GMs Magnus Carlsen, Anish Giri, Praggnanadhaa R., and Shakhriyar Mamedyarov won their respective matches in the first round of the Oslo Esports Cup—no tiebreaks were necessary. Both Carlsen and Praggnanadhaa needed only three games to win their matches with a 2.5/3 score, while Giri and Mamedyarov won their matches in four games.
The Polish GM and FIDE World Cup 2021 winner Jan-Krzysztof Duda didn’t manage to score well against the world champion mainly due to his persistent time management difficulties, while Giri and GM Eric Hansen started quite civilized making several draws.
Mamedyarov and Vietnamese speed chess specialist GM Le Quang Liem battled out their match intensively, and prodigy teen Praggnanandhaa courageously won his first match of the event after only three of the four scheduled games against GM Jorden van Foreest.
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The action started with all eyes on game one between Carlsen and Duda. The Norwegian decided to go for a Sicilian Defense line with the black pieces that promised a dynamic game, though this was an unusual pick for him as he had only played this concrete line five times before, once even losing with it to GM Hikaru Nakamura in a blitz game.
Overall the game was an exciting battle between two confident-looking players with the evaluation bar favoring Duda’s position very often. By taking a positional approach he delayed castling a bit too long, thus making him lose several tempi to get his king into safety.
The world champion took advantage of this and managed to build pressure with the game continuing more or less balanced, though. When Duda finally came into time trouble, the mini-match was decided in Carlsen’s favor after he went for pushing his two passed pawns on the queenside as there was no way for his opponent to stop them without losing too much material.
Carlsen played the remarkable 1.f3 as the first move in one of the games that ended in a draw. His comments:
“I planned to play that regardless, I’ve been trying to experiment to see what first moves you can make playable. But I cannot say that experience was too successful because I didn’t remember what to do and had to improvise. I’ve definitely been trying to play creatively in many of these events so I intend to continue that. Not as a rule, but once in a while and I think it’s been working pretty well getting my opponents a little out of book and keeping them on their toes.”
Praggnanandhaa-Van Foreest: 2.5-0.5
The young Indian prodigy beat van Foreest in the first game of their match as Black and already achieved a superior position after the opening. Both players navigated bravely through a complicated position with van Foreest being slightly worse, objectively. Praggnanandhaa was forced to play very accurately, thus, consuming valuable time.
The Dutch player managed to push the evaluation bar in his favor achieving solid equality, clearly enjoying his time advantage. The game continued with van Foreest having difficulties breaking through with his advantage, finding himself in an inferior position against Praggnanandhaa, who kept calm rocking in his black player chair—even with very little time left on his clock—and managed to hold the position with this intense game ending in a draw.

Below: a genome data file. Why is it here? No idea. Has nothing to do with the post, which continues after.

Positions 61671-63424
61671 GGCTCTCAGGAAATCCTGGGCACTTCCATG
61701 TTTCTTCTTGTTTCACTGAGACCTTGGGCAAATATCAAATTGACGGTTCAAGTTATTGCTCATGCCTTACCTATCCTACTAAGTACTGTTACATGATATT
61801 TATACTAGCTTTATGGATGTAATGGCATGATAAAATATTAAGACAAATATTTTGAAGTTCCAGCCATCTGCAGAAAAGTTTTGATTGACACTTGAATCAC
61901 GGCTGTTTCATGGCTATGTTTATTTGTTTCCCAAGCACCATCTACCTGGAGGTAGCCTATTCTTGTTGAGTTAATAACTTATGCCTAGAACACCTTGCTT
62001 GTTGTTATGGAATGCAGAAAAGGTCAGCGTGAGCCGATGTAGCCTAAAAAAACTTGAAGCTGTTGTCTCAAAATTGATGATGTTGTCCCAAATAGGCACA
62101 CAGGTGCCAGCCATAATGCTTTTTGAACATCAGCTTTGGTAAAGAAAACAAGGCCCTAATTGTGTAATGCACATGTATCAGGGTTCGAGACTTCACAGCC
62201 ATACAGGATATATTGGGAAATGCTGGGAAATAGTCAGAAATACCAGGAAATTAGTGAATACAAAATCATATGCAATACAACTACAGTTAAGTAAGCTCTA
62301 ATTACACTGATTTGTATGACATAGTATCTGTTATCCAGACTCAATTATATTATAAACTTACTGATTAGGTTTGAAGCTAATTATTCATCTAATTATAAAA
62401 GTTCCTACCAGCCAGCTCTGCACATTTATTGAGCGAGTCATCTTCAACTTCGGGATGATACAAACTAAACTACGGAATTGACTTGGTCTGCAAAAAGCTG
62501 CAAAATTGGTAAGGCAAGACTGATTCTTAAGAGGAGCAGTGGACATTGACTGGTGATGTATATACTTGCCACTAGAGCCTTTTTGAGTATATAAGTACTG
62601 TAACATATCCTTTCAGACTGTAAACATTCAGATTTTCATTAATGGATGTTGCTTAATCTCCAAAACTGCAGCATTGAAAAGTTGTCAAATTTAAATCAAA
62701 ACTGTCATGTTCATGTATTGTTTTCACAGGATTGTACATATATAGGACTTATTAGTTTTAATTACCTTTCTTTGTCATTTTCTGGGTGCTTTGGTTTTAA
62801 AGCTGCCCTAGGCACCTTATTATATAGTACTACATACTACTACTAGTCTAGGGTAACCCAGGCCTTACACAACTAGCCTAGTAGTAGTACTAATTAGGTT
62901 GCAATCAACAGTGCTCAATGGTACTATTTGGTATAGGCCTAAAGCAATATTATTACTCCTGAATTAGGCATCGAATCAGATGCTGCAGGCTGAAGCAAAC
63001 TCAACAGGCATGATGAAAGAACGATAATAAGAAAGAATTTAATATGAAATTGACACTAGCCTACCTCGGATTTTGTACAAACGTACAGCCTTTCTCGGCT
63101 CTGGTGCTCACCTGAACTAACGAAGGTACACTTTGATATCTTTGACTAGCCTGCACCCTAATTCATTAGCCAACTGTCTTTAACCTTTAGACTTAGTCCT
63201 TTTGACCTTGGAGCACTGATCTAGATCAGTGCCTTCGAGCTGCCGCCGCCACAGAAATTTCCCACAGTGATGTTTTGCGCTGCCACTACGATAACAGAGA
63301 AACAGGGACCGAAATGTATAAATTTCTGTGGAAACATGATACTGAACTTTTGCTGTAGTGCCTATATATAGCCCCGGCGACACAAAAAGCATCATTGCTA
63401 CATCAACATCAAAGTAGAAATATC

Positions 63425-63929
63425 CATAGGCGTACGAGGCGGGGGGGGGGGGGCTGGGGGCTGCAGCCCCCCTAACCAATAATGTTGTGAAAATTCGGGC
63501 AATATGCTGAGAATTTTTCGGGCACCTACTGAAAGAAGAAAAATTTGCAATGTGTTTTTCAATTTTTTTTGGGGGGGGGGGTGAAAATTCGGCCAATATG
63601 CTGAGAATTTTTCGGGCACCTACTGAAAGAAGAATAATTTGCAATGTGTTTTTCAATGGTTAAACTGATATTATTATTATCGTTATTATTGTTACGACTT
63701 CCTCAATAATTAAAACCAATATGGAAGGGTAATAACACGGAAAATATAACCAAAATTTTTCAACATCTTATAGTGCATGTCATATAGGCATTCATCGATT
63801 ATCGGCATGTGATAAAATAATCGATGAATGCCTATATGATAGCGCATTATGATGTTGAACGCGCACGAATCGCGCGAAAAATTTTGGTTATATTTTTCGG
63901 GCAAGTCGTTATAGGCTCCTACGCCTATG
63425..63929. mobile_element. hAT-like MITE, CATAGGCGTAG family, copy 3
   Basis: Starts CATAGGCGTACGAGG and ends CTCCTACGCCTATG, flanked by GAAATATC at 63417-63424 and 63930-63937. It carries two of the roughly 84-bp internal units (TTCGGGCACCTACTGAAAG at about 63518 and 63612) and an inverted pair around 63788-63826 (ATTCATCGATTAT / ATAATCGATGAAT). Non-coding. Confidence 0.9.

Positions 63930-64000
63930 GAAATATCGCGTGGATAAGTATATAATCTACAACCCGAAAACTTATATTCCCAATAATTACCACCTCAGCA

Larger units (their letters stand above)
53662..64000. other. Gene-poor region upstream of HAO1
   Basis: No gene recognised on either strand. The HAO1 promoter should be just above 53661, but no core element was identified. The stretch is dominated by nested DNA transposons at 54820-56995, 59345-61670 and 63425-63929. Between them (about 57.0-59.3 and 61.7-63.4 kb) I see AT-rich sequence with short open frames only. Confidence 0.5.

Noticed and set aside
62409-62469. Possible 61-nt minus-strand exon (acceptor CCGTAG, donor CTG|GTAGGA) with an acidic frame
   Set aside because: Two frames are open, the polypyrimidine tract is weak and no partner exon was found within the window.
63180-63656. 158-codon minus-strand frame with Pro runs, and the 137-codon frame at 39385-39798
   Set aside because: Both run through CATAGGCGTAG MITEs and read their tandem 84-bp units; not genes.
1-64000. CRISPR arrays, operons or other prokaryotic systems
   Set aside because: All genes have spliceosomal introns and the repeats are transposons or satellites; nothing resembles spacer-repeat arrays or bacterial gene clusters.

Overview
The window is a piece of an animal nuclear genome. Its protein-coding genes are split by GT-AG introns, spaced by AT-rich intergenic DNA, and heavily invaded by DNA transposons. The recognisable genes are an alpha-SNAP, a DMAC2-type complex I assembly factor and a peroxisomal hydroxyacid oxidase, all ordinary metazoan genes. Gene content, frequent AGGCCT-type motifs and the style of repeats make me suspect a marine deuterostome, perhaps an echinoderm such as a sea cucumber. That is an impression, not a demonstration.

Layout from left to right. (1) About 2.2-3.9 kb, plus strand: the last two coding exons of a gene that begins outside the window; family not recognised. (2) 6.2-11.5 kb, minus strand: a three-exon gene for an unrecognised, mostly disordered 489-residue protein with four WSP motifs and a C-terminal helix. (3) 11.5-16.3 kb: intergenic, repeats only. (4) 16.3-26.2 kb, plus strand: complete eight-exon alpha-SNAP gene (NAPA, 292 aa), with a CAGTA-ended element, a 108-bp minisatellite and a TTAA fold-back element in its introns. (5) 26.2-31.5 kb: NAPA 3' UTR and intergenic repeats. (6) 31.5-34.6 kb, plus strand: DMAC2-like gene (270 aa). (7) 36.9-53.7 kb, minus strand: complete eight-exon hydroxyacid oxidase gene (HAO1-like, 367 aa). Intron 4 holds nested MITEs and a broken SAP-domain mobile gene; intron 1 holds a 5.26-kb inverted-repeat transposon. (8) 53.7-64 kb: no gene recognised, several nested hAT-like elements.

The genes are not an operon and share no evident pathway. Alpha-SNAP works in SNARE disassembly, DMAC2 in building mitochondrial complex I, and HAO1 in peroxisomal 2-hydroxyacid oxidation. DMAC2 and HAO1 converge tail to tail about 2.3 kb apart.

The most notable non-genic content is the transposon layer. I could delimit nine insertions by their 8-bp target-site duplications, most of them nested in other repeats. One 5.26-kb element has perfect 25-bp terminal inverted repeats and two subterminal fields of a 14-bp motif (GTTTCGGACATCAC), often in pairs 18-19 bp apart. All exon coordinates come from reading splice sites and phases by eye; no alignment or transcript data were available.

Van Foreest commented on his draw with Black that it was “Ok” but at the same time expressed that he was under certain pressure as in the next game he’d be playing with the white pieces. A justified worry as he lost the whole match to Praggnanandhaa in the mentioned game.
The last game of the match between Hansen (with White) and Giri started very balanced with the Dutch grandmaster potentially playing to exchange as many pieces as possible to secure him the draw he needed to win the match. After an inaccuracy from Giri, the evaluation line favored Hansen’s position, but the Canadian player failed to find the critical response so the game continued more or less balanced and headed to a draw.
The Vietnamese grandmaster Le had some difficult hours playing against Mamedyarov. “It was a tough day”, he said and added: “I had good chances in my white games, but in one I basically had a mouse slip that was very misfortunate.”
It’s not immediately clear which move was a mouse slip in this game:
Day one ended with two early decisive matches as Carlsen and Praggnanandhaa won theirs after only three of the four scheduled mini-matches. The fights between Giri and Hansen, and Mamedyarov and Le were decided in the last round of the day with Giri and Mamedyarov resulting in the winners respectively. Thus, no nerve-consuming tiebreaks were necessary on the first day.
Oslo Esports Cup Day 1 Standings
All Games Day 1
The Champions Chess Tour consists of six regular events with 16 players and three majors with eight players. Regular events adopt a 3-1-0 score, where players who win get three points, players who draw get 1, and losers get 0. Major events, on the other hand, adopt a 3-2-1-0 score system, similar to the 3-2-1 system described above but with one difference: players who win on tiebreaks get 2 points while tiebreak losers get 1.
The Oslo Esports Cup is the first major of the tour: a round-robin among eight players, with each round consisting of four-game matches (15|10) each day which advance to blitz (5|3) and armageddon (White has five minutes, Black four with no increment) tiebreaks in case of a tie.
The 2022 Champions Chess Tour’s first Major, the Oslo Esports Cup, runs April 22-28 on chess24. The format consists of one four-game match every day for each player. Play advances to blitz (5+3) and armageddon (White has five minutes, Black has four with no increment) tiebreaks only if a match ends in a tie. The total prize fund for the event is $210,000, with each win in the regular games earning the player $7,500. Each win in the tiebreaks earns the winner $5,000, with $2,500 going to the loser.